On Solving an Engineering Problem - Part 1 of 2


In this segment we are going to talk about what are the steps in solving engineering problems.


This is part of introduction to Numerical Methods. Numerical Methods are going to be used by you as an engineer or scientist to be able to solve a problem. So let's look at an example here. So first let's go and look at what the steps of solving an engineering problem are. First thing which you have to do is that you have describe the problem itself. That is the first thing you have to do because if you donít know how to describe the problem you won't be able to solve it. So it is very important that somebody is giving you a problem that you need to first write a description of it, what it is and what we are looking for. Then, what you may do is you might develop a mathematical model for it and some people might argue that hey, you have to develop an experimental model for it. There is nothing wrong with that. It all depends on what kind of approach you are taking to solve the problem so you may either have to develop a mathematical model or an experimental model to be able to do that. Eventually, even an experimental model has to be, you have to use some mathematical model to be able to solve the problem or to be able to present the problem. Once you have the mathematical model, so we are restricting the application to our numerical methods, what we are going to use in numerical methods. Then you want to solve the problem, so you have to solve the mathematical model. Now, the solution might involve analytical means, numerical means, or maybe using some kind of a package program and once you have solved the mathematical model, what you have to do is you have to use the solution. Many times people, students think that once they have solved the mathematical model they are done but that is not what your employer or anyone else is looking for. They are not looking for just the solution of the mathematical model, but also that you implement that solution so that the problem is solved.


So what I am going to do is, this might seem to be very descriptive of what I am trying to tell you, what I am going to do it I am going to take a real life example and show you these four steps of solving an engineering problem. So here what you are seeing is a picture of a bascule bridge up in St. Augustine and as you can see here that the bascule bridge is simply like a first class lever. So you have a fulcrum right here and what you have is like a seesaw. In fact, the word bascule comes from a French word called bascule and it means a seesaw, so basically what is happening is that it is opening the bridge. So when you have a counterweight here, so you have a counterweight here and it just opens the bridge. When you let the counterweight go it basically closes the bridge. So what does that have to do with an engineering problem is as follows. This is when a bascule bridge is being assembled together. So this is a bascule bridge that is over our own Hillsborough County River bridge in Tampa, Florida. And when they were building it we took a picture of it and what I want you to concentrate on is on this part right here which is the fulcrum itself, so that's our fulcrum. When we say bascule bridge THG, what we mean by T, T is the Trunnion, H stands for Hub and G stands for the Girder. So you have a Trunnion-Hub- Girder assembly that makes the fulcrum of the bridge. And once we get a closer picture of this it will be more evident what we mean by that. It is as follows: If we take a closer picture of here, this is what you are seeing here. That is the Trunnion, this part. It is a hollow steel shaft which can be, in this case it is about a foot in diameter. And this is the Hub. The Hub is attached to the girder of the bridge on which you want to put the span of the bridge. So, that is why it is called the Trunnion-Hub-Girder assembly because you've got a Trunnion, you've got a Hub and you've got a Girder in which it is being assembled. Now, the way to assemble it is that, what you do is you take this trunnion for example and you cool it down so it has to shrink fit into the hub here. So that is the first part of the assembly that you do. You take the trunnion, it's a separate part, a hollow steel shaft. You will put it into a liquid medium such as dry ice and alcohol or in liquid nitrogen let's suppose and then what you are going to do is, you are going to since it shrinks, you can shrink fit it into the hub itself which is this part here. Let's go through that and see how that works. So, these are the steps which are used to be able to make the Trunnion-Hub-Girder assembly. So you have, this is the Girder, this is the Hub and this is the Trunnion. So what you are going to do is you are going to take this Trunnion here and you are going to immerse it in some kind of liquid such as dry ice, a cooling medium such as dry ice and alcohol or liquid nitrogen. And you are going to cool it down. Once it cools down then the diameter contracts and you are going to put it into the Hub and that's what results in the assembly here. Now what happens then, in order to be able to put it in the Girder, which is this part right here. In order to be able to put it in that Girder what you have to do is take this Trunnion-Hub assembly, the Trunnion-Hub which are together. You're going to take that, put it into liquid nitrogen or dry ice and alcohol mixture and cool it down so that the Hub now goes into the Girder and results in the assembly called the Trunnion-Hub-Girder assembly as you are seeing in the bridge right there. So, what was the problem? That's what we want to be able to see. The problem is right here, that on one of the bridges what happened was that as you were trying to put the, as you cooled down the Trunnion and you tried to put it in the Hub it got stuck. Luckily, in this case they were able to take it out before it got stuck for good. Now, what can happen is that, if it would have gotten stuck and the trunnion could not have been taken out it would have cost about fifty-thousand dollars to get a new one. Plus maybe a month of delay in the construction because one has to make a new one and be able to re-assembly it.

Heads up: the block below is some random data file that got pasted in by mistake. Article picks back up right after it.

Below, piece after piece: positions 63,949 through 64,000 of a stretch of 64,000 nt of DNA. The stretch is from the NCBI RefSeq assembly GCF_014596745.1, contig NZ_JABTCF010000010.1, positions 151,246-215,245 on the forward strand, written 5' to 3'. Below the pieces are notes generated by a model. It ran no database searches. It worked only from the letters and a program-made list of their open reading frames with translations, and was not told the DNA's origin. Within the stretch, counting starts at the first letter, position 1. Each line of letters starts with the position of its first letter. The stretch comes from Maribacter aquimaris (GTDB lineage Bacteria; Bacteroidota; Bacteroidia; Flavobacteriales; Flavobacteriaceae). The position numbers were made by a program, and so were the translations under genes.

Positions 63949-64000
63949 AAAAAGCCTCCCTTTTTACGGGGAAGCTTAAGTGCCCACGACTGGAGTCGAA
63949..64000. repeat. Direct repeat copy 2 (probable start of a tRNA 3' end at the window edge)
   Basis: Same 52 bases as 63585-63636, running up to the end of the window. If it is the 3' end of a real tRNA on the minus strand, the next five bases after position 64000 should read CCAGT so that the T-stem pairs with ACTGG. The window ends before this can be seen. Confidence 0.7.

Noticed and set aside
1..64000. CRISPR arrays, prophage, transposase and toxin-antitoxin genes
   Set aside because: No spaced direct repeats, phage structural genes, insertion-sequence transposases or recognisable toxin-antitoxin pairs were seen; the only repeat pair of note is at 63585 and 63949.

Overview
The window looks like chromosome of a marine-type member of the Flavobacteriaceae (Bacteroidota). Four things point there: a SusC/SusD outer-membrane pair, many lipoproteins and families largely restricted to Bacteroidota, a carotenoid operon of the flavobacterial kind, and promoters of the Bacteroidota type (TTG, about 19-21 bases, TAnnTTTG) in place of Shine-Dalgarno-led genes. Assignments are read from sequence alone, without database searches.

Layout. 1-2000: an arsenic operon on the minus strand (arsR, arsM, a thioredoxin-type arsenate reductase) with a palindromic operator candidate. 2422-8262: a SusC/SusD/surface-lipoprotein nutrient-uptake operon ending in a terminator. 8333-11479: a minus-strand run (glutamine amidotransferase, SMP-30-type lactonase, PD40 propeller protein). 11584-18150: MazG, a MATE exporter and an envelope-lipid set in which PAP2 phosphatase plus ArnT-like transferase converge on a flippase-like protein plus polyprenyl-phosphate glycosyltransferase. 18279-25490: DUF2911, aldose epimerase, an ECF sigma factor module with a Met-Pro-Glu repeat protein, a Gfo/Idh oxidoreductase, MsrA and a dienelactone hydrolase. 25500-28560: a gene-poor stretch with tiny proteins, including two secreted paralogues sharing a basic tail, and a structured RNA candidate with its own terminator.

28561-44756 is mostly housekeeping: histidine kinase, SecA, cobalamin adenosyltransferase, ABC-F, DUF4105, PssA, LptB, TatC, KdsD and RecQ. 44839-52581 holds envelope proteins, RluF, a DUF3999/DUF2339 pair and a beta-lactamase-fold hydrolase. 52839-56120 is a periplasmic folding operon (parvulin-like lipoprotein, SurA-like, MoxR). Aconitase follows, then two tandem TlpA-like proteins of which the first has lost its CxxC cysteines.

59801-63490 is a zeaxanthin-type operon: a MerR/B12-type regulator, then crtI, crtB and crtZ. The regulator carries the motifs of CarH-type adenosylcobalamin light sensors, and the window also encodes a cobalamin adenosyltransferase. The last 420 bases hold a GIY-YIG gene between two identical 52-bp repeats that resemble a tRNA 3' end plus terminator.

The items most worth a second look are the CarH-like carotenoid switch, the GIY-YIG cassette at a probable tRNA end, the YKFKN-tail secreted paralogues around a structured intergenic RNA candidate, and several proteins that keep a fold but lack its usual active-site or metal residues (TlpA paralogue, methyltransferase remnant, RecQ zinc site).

So, why did it get stuck? Let's go and see why did it get stuck. Now the magnitude, according to the specifications there are some specifications based on something called FN2 and FN3 fit. We needed a contraction of 0.015 inches. So, that's the amount of contraction that was required to be able to have in Trunnion before it was put into the Hub there. So the question arose is that, hey, letís go and see that whether we did this contraction of 0.015 inches before it was put in the hub. Maybe that's why it got stuck because we didn't have enough contraction. So, some calculations were done. Some calculations were done right here is that, let's go ahead and use a physics formula here to calculate the amount of contraction which will take place. So the contraction diameter is simply given by the diameter of the Trunnion which is this part here, the diameter of the Trunnion which is here. And then multiply by the thermal expansion coefficient if steel, multiplied by the temperature change, delta T. So, what they were able to do it that the diameter was about a foot as I was telling you, it is about a foot in some medium size bridges. And then alpha we took from a handbook for steel at room temperature and then we took delta T. The delta T is the difference between the temperature which you have at room temperature which is 80 degrees Fahrenheit, let's suppose and minus 108 is the temperature of the dry ice and alcohol mixture. So, the delta T difference you are getting is minus 188 because that is the change in temperature which is taking place. So, just simply plugging into the simple equation, it's pretty harmless. You've got diameter times alpha times delta T and that's what you get as the contraction. Now, as you are seeing here that the contraction is more than 0.015 inches as required by the specifications. So people thought, the consultants thought that hey, there is nothing wrong with the amount of contraction which we got because these calculations are telling us that we should have gotten a contraction of 0.015 inches or more, as required by the specifications. And some people thought then maybe it was not allowed to be cooled enough when you immersed it in the dry ice and alcohol mixture, that it was not allowed to be there, to reach steady state and that's why it got stuck. Let's go and see if that is really true.